White Matter Hyperintensities Predict Functional Decline in Voiding, Mobility, and Cognition in Older Adults

Authors

  • Dorothy B. Wakefield MS,

    1. From the Departments of *Neurology; Psychiatry, University of Connecticut Health Center, Farmington, Connecticut; Hartford Hospital, Hartford, Connecticut; Department of Radiology, Brigham and Women's Hospital, Boston, Massachusetts; §Center on Aging, University of Connecticut, Farmington, Connecticut; #Department of Psychiatry, Yale University, New Haven, Connecticut; **Institute of Living, Hartford, Connecticut
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  • Nicola Moscufo PhD,

    1. From the Departments of *Neurology; Psychiatry, University of Connecticut Health Center, Farmington, Connecticut; Hartford Hospital, Hartford, Connecticut; Department of Radiology, Brigham and Women's Hospital, Boston, Massachusetts; §Center on Aging, University of Connecticut, Farmington, Connecticut; #Department of Psychiatry, Yale University, New Haven, Connecticut; **Institute of Living, Hartford, Connecticut
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  • Charles R. Guttmann MD,

    1. From the Departments of *Neurology; Psychiatry, University of Connecticut Health Center, Farmington, Connecticut; Hartford Hospital, Hartford, Connecticut; Department of Radiology, Brigham and Women's Hospital, Boston, Massachusetts; §Center on Aging, University of Connecticut, Farmington, Connecticut; #Department of Psychiatry, Yale University, New Haven, Connecticut; **Institute of Living, Hartford, Connecticut
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  • George A. Kuchel MD,

    1. From the Departments of *Neurology; Psychiatry, University of Connecticut Health Center, Farmington, Connecticut; Hartford Hospital, Hartford, Connecticut; Department of Radiology, Brigham and Women's Hospital, Boston, Massachusetts; §Center on Aging, University of Connecticut, Farmington, Connecticut; #Department of Psychiatry, Yale University, New Haven, Connecticut; **Institute of Living, Hartford, Connecticut
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  • Richard F. Kaplan PhD,

    1. From the Departments of *Neurology; Psychiatry, University of Connecticut Health Center, Farmington, Connecticut; Hartford Hospital, Hartford, Connecticut; Department of Radiology, Brigham and Women's Hospital, Boston, Massachusetts; §Center on Aging, University of Connecticut, Farmington, Connecticut; #Department of Psychiatry, Yale University, New Haven, Connecticut; **Institute of Living, Hartford, Connecticut
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  • Godfrey Pearlson MD,

    1. From the Departments of *Neurology; Psychiatry, University of Connecticut Health Center, Farmington, Connecticut; Hartford Hospital, Hartford, Connecticut; Department of Radiology, Brigham and Women's Hospital, Boston, Massachusetts; §Center on Aging, University of Connecticut, Farmington, Connecticut; #Department of Psychiatry, Yale University, New Haven, Connecticut; **Institute of Living, Hartford, Connecticut
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  • Leslie Wolfson MD

    1. From the Departments of *Neurology; Psychiatry, University of Connecticut Health Center, Farmington, Connecticut; Hartford Hospital, Hartford, Connecticut; Department of Radiology, Brigham and Women's Hospital, Boston, Massachusetts; §Center on Aging, University of Connecticut, Farmington, Connecticut; #Department of Psychiatry, Yale University, New Haven, Connecticut; **Institute of Living, Hartford, Connecticut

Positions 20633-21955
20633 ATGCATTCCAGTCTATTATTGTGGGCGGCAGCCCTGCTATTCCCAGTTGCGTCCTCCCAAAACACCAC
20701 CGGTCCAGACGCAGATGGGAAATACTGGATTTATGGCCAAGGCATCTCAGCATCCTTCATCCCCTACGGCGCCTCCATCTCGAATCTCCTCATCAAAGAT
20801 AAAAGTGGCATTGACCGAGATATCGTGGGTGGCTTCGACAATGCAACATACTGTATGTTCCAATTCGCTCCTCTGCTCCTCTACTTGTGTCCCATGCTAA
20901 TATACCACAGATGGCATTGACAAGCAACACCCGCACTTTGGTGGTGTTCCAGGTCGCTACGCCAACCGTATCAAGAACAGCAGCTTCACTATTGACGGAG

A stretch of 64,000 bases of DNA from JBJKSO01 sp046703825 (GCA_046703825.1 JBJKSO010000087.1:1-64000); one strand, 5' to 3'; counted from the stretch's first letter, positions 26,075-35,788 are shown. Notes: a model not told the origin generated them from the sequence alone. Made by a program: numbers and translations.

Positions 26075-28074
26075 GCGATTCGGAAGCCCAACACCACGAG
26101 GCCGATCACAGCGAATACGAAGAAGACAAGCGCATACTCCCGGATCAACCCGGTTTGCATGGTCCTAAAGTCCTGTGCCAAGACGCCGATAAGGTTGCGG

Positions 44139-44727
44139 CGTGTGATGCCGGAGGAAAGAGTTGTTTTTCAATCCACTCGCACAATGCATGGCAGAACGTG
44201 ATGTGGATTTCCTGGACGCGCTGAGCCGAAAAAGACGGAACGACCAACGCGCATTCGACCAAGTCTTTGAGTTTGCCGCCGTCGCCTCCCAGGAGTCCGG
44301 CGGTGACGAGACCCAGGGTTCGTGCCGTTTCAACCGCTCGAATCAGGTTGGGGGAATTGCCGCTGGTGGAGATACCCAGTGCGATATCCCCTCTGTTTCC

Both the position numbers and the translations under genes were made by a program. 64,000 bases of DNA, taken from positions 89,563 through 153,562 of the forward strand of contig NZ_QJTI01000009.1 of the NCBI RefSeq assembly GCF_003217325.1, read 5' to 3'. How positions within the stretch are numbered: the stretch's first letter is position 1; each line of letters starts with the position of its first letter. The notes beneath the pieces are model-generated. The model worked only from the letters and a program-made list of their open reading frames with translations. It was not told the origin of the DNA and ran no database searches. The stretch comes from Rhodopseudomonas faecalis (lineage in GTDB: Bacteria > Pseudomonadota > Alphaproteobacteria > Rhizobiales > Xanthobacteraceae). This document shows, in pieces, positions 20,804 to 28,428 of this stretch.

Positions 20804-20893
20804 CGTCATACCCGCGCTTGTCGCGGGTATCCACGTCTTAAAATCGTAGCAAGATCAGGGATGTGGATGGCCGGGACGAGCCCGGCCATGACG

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Address correspondence to Leslie Wolfson, Department of Neurology, University of Connecticut Health Center, 263 Farmington Avenue, Farmington, CT 06030. E-mail: wolfson@nso.uchc.edu

Abstract

OBJECTIVES: To compare magnetic resonance imaging data with functional assessments of mobility, urinary control, and cognition to determine common or distinctive features in the distribution of brain white matter hyperintensities (WMHs) associated with functional decline and impairment.

DESIGN: Baseline data from subjects aged 75 to 89 enrolled in a longitudinal study. Assessors and subjects were blinded to group assignment.

SETTING: Healthy community-dwelling volunteers.

PARTICIPANTS: Ninety-nine subjects were enrolled using a balanced 3 × 3 matrix stratified according to age and mobility performance. Exclusion criteria were medication, systemic conditions, and neurological diseases that can compromise mobility.

MEASUREMENTS: WMHs were identified using a semi-automated segmentation method, and regional burdens were assessed using a white matter parcellation atlas. Quantitative measures of mobility, urinary incontinence (UI) severity, and executive function and processing speed were obtained.

RESULTS: WMHs occur predictably in predominantly periventricular areas. There were powerful correlations between total (tWMH) and regional (rWMH) WMH, with correlation coefficients of 0.5 to 0.9 for eight of 10 structures analyzed. tWMH predicted functional measures of UI, mobility, executive function, and processing speed nearly as well as the best regional measures. The total volume of WMHs independently explains 5% to 11% of the variability for mobility, UI severity, executive function, and processing speed and is a sensitive (0.7–0.8) predictor of functional decline. The odds of decline in each of the three functional domains was 1.5 to 2.4 times greater with each 1% increase in tWMH.

CONCLUSION: This work establishes the importance of brain WMH burden in three major geriatric syndromes. The findings support the inclusion of total WMH burden as a risk factor in the predictive and diagnostic criteria.

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